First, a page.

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PATRIOTIC DAYS

Loyalty Day - May 1stLoyalty Day – May 1st.  Scheduled over the weekend of May 1st and 2nd.  First observed in 1927 as “Americanization Day,” this day has been set aside for the reaffirmation of loyalty to the United States and for the recognition of the heritage of American freedom.  It’s a day little known to most working Americans, but one that should be celebrated openly as a remembrance of our collective responsibility to continue the legacy of liberty handed down by our founding fathers.

 

Memorial Day – Last Monday in May.  This is a sacred to war veterans, on which all Americans should reflect on lives lost by their countrymen in wartime. Personal moments to reflect on such loss are appropriate for all. Public displays of remembrance are appreciated by veterans especially, such as raising the U. S. flag to half mast until noon, or inviting a veteran to speak about their experiences at your school or place of business. Memorial Day should leave each of us with a better appreciation for those who paid the ultimate sacrifice for our freedoms.

Flag DayFlag Day – June 14th, 1777.  Flag Day is held to honor the United States flag and commemorate the flag’s adoption. Whether referred to as “The Stars and Stripes” or “Old Glory” or by many other names, this symbol of America and our nation’s democratic ideals gets a well deserved tribute by veterans.
 


Independence Day – July 4th.  The birth of our nation sets the stage for fireworks, picnics, parades and Mercer Island’s own “Summer Celebration.” This day recognizes the anniversary of the publication of the declaration of independence from Great Britain in 1776. Patriotic displays and family events are organized throughout the United States and many people take the opportunity to embrace all things red, white, and blue. Mom, baseball, and apple pie tend to take center stage as well, as this classic celebration has deep roots in the American tradition of political freedom and the American ideal.

Patriot DayPatriot Day – September 11th, 2001. One of our nation’s newest and most sorrowing days of remembrance. Where were you on September 11th 2001? This annual observance serves to remember those who were injured or died during the terrorist attacks in the United States that day; whether in New York City, at the Pentagon, or in the fields of Pennsylvania. United States government buildings worldwide fly the flag at half-mast and a moment of silence is observed at 8:46 am, Eastern Standard Time marking the first terrorist strike at the World Trade Center that day. Patriot Day is uniquely American as it represents our collective memory of the day when our citizens, police, firemen, servicemen and innocent bystanders were attacked.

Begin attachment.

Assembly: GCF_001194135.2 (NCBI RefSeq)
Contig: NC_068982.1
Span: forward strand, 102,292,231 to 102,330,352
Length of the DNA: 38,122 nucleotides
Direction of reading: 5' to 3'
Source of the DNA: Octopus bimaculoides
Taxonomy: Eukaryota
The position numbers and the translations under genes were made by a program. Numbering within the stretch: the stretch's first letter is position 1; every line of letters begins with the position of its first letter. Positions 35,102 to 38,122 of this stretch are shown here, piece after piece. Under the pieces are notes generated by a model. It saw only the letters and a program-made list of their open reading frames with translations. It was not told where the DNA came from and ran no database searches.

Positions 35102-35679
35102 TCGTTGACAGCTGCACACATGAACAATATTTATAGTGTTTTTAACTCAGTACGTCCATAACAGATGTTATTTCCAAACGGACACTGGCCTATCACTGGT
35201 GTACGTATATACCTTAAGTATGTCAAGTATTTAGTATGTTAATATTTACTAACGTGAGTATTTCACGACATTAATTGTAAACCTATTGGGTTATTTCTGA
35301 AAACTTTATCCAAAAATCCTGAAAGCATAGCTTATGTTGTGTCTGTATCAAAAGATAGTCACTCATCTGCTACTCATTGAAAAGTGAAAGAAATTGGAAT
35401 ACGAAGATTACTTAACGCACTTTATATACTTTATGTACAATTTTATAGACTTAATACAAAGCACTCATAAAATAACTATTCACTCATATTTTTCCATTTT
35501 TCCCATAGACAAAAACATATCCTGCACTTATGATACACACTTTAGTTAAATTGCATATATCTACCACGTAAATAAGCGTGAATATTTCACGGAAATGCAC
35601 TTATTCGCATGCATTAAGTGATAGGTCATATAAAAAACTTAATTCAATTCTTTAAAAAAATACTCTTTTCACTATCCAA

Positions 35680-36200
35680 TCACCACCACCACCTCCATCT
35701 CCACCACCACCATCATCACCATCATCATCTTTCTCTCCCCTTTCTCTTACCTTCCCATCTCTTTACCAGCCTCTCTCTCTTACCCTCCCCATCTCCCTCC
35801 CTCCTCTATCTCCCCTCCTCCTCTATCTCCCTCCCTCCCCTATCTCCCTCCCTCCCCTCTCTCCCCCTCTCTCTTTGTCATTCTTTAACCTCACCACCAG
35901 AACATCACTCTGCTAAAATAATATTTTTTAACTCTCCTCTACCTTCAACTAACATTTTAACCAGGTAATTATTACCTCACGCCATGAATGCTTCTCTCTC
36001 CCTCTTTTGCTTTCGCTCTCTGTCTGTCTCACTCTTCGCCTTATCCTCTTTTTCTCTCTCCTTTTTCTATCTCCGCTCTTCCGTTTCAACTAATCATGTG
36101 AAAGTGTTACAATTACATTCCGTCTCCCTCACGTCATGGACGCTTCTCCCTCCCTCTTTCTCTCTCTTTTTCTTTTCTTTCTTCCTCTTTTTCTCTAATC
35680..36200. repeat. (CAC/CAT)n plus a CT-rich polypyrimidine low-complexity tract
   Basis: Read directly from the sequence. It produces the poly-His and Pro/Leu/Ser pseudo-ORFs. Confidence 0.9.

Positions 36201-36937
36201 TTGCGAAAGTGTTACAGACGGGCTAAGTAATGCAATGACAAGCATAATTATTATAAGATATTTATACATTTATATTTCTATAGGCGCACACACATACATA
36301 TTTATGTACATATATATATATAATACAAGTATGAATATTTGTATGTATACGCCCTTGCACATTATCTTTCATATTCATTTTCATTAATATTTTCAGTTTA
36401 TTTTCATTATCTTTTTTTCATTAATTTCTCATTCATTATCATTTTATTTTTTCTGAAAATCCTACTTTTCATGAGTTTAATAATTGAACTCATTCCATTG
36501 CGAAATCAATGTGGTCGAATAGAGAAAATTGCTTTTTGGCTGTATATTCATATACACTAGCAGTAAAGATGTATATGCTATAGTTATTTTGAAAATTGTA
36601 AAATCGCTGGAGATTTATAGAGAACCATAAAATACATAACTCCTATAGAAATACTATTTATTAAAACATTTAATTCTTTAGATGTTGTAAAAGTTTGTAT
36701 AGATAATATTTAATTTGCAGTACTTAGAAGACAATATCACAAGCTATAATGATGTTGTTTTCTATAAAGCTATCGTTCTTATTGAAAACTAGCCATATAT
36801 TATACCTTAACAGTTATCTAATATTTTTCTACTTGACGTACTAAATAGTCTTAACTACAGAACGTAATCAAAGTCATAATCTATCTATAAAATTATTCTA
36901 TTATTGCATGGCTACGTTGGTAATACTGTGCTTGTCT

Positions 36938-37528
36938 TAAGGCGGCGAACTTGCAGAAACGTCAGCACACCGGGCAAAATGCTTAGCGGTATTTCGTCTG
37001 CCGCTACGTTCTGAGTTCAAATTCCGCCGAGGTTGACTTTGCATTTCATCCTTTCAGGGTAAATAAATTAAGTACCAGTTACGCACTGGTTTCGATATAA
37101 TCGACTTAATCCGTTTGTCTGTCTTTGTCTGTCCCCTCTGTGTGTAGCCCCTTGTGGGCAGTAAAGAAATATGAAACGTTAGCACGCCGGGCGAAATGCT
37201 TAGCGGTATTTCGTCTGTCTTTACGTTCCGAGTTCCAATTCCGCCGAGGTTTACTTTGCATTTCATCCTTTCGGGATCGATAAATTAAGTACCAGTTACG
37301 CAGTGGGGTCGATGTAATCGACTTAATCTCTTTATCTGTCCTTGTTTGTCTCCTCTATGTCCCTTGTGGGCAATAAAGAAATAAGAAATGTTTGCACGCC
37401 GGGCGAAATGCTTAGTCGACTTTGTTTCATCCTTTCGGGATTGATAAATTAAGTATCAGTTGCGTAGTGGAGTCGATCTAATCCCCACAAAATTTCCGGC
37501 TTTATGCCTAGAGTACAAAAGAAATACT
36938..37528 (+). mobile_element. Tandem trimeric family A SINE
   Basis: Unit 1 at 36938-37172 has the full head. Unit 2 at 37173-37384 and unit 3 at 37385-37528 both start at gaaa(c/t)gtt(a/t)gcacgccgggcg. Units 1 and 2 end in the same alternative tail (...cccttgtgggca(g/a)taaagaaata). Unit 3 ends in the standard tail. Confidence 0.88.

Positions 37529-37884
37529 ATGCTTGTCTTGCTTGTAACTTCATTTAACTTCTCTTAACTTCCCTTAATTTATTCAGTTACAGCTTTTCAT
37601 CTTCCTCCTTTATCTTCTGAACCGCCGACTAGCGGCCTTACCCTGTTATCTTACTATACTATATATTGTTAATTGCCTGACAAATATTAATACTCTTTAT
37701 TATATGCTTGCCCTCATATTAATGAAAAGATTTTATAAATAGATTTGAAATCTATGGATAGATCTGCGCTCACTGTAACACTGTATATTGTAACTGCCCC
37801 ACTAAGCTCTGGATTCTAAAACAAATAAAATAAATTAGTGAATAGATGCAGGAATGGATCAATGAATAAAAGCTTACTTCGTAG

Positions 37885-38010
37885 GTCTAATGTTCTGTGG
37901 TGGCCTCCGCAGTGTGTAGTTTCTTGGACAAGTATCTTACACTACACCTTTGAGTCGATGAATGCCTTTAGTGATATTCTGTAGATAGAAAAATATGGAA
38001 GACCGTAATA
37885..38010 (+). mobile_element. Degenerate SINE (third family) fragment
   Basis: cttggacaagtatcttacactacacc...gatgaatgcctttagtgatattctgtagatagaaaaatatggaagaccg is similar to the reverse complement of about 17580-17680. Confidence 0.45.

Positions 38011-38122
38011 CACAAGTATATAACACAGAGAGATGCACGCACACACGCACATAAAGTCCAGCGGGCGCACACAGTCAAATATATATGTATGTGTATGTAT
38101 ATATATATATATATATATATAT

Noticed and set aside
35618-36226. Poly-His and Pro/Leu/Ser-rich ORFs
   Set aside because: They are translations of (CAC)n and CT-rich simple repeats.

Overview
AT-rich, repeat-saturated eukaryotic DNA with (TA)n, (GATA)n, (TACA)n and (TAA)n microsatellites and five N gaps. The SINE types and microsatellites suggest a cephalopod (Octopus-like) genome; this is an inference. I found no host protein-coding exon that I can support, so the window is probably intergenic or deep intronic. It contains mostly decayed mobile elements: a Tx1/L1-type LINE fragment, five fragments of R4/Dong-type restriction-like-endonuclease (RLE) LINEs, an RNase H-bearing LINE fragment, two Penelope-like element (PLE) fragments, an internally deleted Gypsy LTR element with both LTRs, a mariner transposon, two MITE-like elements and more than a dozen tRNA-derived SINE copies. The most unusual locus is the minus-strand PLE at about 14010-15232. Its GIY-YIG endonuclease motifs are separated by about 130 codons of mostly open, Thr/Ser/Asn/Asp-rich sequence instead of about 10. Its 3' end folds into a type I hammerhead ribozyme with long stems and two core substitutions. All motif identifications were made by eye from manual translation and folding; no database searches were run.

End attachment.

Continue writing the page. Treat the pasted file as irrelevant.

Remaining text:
POW MIAPOW/MIA Day – Third Friday in September.  This is the day our black flag flies highest, for those who have been prisoners of war (POW) or remain missing in action (MIA) are not to be forgotten. Many Americans take the time to remember not only the POW/MIA, but their family members and loved ones as well. As for the black flag, all military installations fly the National League of Families’ POW/MIA flag, which symbolizes the nation’s remembrance of those who were imprisoned while serving in conflicts and those who remain missing.

Veterans DayVeterans Day – November 11th.  This day is the anniversary of the signing of the armistice, which ended the World War I hostilities between the Allied nations and Germany in 1918.  Veterans have since been thanked by those in public office and communities across the country for their services and sacrifices in defense of the United States. Today, Veterans Day is intended to honor and thank all military personnel who served the United States in all wars, particularly living veterans.  It is marked by parades and church services and in many places the American flag is flown at half-mast. A period of silence lasting two minutes may be held at 11:00 am, Eastern Standard Time.

Pearl Harbor DayPearl Harbor Day – December 7th, 1941. “A day that will live in infamy…” as President Franklin D. Roosevelt announced to a joint session of Congress and the nation the day after the Imperial Japanese Navy air attack on the U. S. Pacific Fleet at Pearl Harbor, Oahu in the Hawaiian Islands. War in the Pacific had finally come. Some of our local veterans were personally impacted by this event, due either to their Japanese-American heritage or later voluntary service in the Pacific or European theaters of war.

 

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